I’m a big fan of Thanksgiving because I love eating and drinking otherwise socially-unacceptable amounts. When I was younger, it was an alright holiday, but far below Halloween and Christmas on my own scale. But as I’ve gotten older and my own family has grown, so has my appreciation for this holiday. I’ve stopped being as concerned with what I get for candy or presents and now I take much more enjoyment out of celebrating all the blessings in my life.
My life isn’t perfect. In fact, I hope no one’s is. Perfection sounds terribly boring. There’s no hope for improvement in the future, only fear of things worsening. Regardless, I feel immensely blessed by all the wonderful things in my life.
I have an incredible family that brightens my day no matter what has happened. A loving partner who has agreed to tie her star to mine and share our dreams. She’s a spectacular mother to our two little awesome dudes. Neither of them can form a sentence, but together they own my heart. And of course, Big Jake is always there to sneak a slobbery kiss on your face when you least suspect it! I love you all!
I have a spectacular extended family, brothers & sisters, father, in-laws, grand parents, aunts & uncles and cousins! A huge support network that genuinely and unselfishly wants the best for us and helps with the little guys whenever they can. I love you all!
I am so fortunate to have an incredible group of friends and though they are scattered far and wide, I know I can call on any of them at any hour and they would be there for me. I wish so badly that I saw you each more often, but regardless of whether it’s been a week or a year, I love you all!
I have a great helper in Adam Larkin, who selflessly does whatever is necessary to help the distillery grow. Many of you have enjoyed a drink somewhere around town because Adam did whatever was needed to deliver that bottle. Thank you, Adam.
I have the physical and mental capacity to pursue my dreams. Thanks to the support and patronage of great people in and around St. Louis, StilL 630 continues to grow. For that, I could not be more thankful.
I don’t mean to brag about everything I’m so fortunate to have; I want to burst with excitement. I don’t deserve it all, but I try to do my best to. And I’m sure going to make the most of all these blessings and, every day, be thankful for the wonderful things in my life. But the flip side of that, I feel, is to yourself be a wonderful thing in someone else’s life. And to know that there is someone out there who is thankful today to have me in there life… that is an incredibly humbling and exhilarating feeling.
And I want to say a special THANK YOU to each and every person who has ever had our spirits or helped our business. Without you, it would not be possible.
To everyone, I hope that you and your loved ones are together today, and that you have realize how much you have to be thankful for. God Bless. Happy Thanksgiving!
We hosted our first film fest (Motion At The Still) last night at the distillery and it was a huge success!! My MR 340 buddy, Tony Rocca (of Mountain Hard Pair, etc) put it together, his dad manned the grill cooking brats, dogs, and chili, his brother Nick brought in an enormous big screen for the films (it was 16’x9’!), and Tony brought some huge fire pits, tables, and the movies.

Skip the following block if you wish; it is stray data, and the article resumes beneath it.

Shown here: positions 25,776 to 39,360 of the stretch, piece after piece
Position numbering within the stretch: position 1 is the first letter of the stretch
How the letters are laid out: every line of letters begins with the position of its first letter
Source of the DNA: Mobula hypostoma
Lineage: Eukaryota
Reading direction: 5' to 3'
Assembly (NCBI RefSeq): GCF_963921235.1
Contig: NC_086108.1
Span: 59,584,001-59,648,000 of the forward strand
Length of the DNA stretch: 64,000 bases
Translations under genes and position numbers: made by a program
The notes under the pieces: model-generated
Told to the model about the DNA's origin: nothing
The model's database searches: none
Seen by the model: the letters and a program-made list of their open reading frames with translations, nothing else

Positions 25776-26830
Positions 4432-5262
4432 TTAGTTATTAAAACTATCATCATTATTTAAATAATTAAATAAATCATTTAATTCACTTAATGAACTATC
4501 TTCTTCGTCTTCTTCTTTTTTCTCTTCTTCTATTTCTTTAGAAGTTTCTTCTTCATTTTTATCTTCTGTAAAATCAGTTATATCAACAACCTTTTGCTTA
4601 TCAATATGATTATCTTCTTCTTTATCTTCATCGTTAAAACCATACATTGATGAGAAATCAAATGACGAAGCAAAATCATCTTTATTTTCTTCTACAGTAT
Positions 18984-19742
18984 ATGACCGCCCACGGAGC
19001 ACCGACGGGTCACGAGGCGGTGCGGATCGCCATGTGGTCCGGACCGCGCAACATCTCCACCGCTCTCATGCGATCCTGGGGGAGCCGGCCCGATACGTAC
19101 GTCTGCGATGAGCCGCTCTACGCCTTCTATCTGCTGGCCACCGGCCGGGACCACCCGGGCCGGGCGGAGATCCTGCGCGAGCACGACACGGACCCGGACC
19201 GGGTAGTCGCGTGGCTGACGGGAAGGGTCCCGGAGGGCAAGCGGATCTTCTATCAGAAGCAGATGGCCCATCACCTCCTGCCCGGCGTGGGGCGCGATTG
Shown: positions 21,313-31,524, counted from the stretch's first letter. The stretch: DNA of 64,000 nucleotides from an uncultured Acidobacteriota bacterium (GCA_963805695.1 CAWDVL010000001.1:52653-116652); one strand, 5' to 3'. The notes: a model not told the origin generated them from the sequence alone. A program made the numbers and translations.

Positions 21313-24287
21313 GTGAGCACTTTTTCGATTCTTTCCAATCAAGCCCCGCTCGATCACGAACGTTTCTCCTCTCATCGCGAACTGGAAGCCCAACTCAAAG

Beamer Eisele of the new St. Louis establishment Modern Brewery brought delicious beers, including a stout that had been aged in one of our used sorghum whiskey barrels that was incredible! And I made a huge batch of my Hearth & Home cocktail which was a big hit.
The videos that Mountain Hard Pair put on were fantastic. Huge whitewater from all over the country, incredible paddling skill, and the debut of “Colorado River: Sorry, We Party”, which is Tony’s documentary about the epic 21 day rafting trip he and his friends, organized, executed, and dominated down the Colorado River through the Grand Canyon. There are few things I love in life more than paddling through white water rapids (maybe whiskey) and these videos were awesome. They perfectly captured that deep adventurous spirit that burns inside us all.
We had bonfires, beers, bbq, white water videos, and whiskey. Add to that good friends old and new and you have yourself a recipe for a great time! The fun went on into the wee hours of the night… it was badass. Even though I was working the whole time, I still had a great time and it seemed like everyone else did too! Who knows, maybe there’ll be another film fest in the future… I, for one, would love to be part of making the videos for it!
Raise a glass to the indomitable spirit in all of us.
Last night was Slow Food Stl’s event: Art of Food at The Luminary on Cherokee St. It was a great event featuring small bites from the best chefs around paired with delicious beverages made by local producers. The Corn Bread Soup cocktail was especially phenomenal, especially when paired with the duck pate from Juniper‘s owner/head chef, John Perkins. Another favorite was the cheese dumplings from the Scottish Arms.
Too many delicious things to list them all, but I want to highlight the dish that StilL 630 was paired with. Jenny Cleveland, master chef and part of the duo behind the highly regarded Edwardsville, IL restaurant Cleveland-Heath, created a broach bean dish, think mexican stewed beans with braised pork belly and a whiskey float on top! And that was paired with our RallyPoint, but not just regular RallyPoint. This batch received an intimate fat-washing courtesy of Tom Halaska of ArtBar and it was wild. I’ve never done anything like that before, though I’ve heard brief mentions of it before. It’s definitely something I’ll have to play with at home… The flavors were so rich and intermingled very nicely. They both did a great job and I’m proud to have been a small part of the Art of Food! It was a really nice evening and I hope to go again next year!